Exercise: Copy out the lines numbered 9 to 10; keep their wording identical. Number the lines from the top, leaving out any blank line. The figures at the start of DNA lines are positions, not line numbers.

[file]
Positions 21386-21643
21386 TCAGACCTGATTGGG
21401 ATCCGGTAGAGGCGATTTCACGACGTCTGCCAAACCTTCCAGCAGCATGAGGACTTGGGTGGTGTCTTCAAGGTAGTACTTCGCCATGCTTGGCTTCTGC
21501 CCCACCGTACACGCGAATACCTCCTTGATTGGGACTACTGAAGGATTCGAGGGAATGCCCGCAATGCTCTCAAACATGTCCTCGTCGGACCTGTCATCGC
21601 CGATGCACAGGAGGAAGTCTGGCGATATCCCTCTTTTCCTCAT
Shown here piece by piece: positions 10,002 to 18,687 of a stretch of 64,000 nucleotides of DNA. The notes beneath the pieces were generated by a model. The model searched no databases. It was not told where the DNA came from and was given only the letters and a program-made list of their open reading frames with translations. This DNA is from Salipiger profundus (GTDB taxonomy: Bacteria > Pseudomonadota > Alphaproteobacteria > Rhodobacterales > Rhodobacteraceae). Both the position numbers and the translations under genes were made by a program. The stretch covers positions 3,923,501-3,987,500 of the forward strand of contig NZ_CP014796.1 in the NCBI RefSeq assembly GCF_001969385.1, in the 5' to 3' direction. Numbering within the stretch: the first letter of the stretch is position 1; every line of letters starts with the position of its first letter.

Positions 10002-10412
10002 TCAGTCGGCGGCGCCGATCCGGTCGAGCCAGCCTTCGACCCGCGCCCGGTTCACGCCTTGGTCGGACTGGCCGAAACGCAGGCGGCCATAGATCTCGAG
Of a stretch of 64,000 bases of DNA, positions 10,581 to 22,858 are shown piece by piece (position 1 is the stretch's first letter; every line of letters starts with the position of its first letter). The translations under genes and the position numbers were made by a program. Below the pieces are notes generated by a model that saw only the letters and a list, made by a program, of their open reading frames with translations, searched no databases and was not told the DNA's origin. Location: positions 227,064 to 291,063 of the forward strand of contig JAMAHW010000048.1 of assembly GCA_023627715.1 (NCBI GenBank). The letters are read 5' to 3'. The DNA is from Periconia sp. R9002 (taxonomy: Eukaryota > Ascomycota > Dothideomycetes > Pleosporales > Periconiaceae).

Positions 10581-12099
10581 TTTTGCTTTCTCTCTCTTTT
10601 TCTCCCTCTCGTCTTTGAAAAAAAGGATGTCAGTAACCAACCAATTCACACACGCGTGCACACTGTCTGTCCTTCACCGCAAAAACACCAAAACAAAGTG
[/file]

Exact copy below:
Of a stretch of 64,000 bases of DNA, positions 10,581 to 22,858 are shown piece by piece (position 1 is the stretch's first letter; every line of letters starts with the position of its first letter). The translations under genes and the position numbers were made by a program. Below the pieces are notes generated by a model that saw only the letters and a list, made by a program, of their open reading frames with translations, searched no databases and was not told the DNA's origin. Location: positions 227,064 to 291,063 of the forward strand of contig JAMAHW010000048.1 of assembly GCA_023627715.1 (NCBI GenBank). The letters are read 5' to 3'. The DNA is from Periconia sp. R9002 (taxonomy: Eukaryota > Ascomycota > Dothideomycetes > Pleosporales > Periconiaceae).

Positions 10581-12099